However, if the researchers disable mGluR5, things go wrong and the mice cannot learn how to find their way through the maze and have to search for the correct route every time.
Their ability to remember is greatly reduced.
“We assume that this receptor plays a similar role in people’s memory and ability to store information. This may therefore be an interesting target for various types of medicine intended for memory or learning disorders,” says Rasmus Fonseca.
Mice without the receptor do not become addicted
Another experiment has shown that mGluR5 also plays an important role in addiction.
When researchers carried out experiments on mice that gave them a dose of morphine every time they placed their feet on a plate, the mice quickly became addicted to the morphine injections and ended up dying from an overdose.
Conversely, when the researchers removed mGluR5, the mice were no longer addicted to the morphine and had no interest in getting up on the plate.
“This is very interesting in relation to people. For example, imagine taking very strong painkillers to manage extreme pain, which would normally be addictive. If the receptor can be silenced, people may be able to avoid the subsequent addiction. These people may also not remember much of what has happened, which could certainly be a benefit if they have had extensive pharmaceutical treatment,” explains Rasmus Fonseca.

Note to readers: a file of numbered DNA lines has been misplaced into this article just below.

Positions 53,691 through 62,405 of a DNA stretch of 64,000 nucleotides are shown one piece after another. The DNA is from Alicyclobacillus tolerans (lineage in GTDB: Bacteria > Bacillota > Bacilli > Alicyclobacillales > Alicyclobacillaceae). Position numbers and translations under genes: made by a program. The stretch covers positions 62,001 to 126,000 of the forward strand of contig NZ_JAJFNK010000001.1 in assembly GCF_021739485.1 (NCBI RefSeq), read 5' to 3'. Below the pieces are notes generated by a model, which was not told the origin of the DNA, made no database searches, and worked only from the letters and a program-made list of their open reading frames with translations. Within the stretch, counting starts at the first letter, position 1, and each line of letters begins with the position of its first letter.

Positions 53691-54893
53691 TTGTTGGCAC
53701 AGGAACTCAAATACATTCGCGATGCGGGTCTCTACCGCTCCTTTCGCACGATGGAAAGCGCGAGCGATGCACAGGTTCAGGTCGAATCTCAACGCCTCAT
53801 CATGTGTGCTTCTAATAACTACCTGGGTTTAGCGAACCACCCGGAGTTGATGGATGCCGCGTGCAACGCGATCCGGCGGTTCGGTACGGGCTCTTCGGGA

Various advanced techniques used
The researchers mapped the structure of mGluR5 using several techniques.
They used X-ray crystallography: first crystallizing the protein, then freezing it and sending X-rays through it. The researchers can use the scattering of the X-rays to determine the structure of the protein.
However, this part of the mapping works best for the part of a membrane protein that protrudes from the membrane; the part of the protein embedded in the membrane itself is more difficult to crystallize since it is located in a fat layer.
To map this section of the protein, the researchers used another technique called cryoelectron microscopy, taking several hundred images of the protein with an electron microscope.
Each image is indistinct and not useful, but the researchers can use advanced imaging software to consolidate the hundreds of images into one sharp image that shows the structure of the membrane-bound part of the protein.
“In addition, we have mapped the structure of the protein when it is bound to glutamate and other molecules. We now have an overview of the protein’s structure in various conformations that pharmaceutical companies can use to create preliminary computer simulations of substances that potentially interact with mGluR5,” says Rasmus Fonseca.
“Conformational transitions of a neurotensin receptor 1–Gi1 complex” has been published in Nature. In 2015, the Novo Nordisk Foundation awarded a Visiting Scholar Fellowship at Stanford Bio-X to co-author Rasmus Fonseca, who spent 3 years at Stanford Bio-X followed by a year at the University of Copenhagen.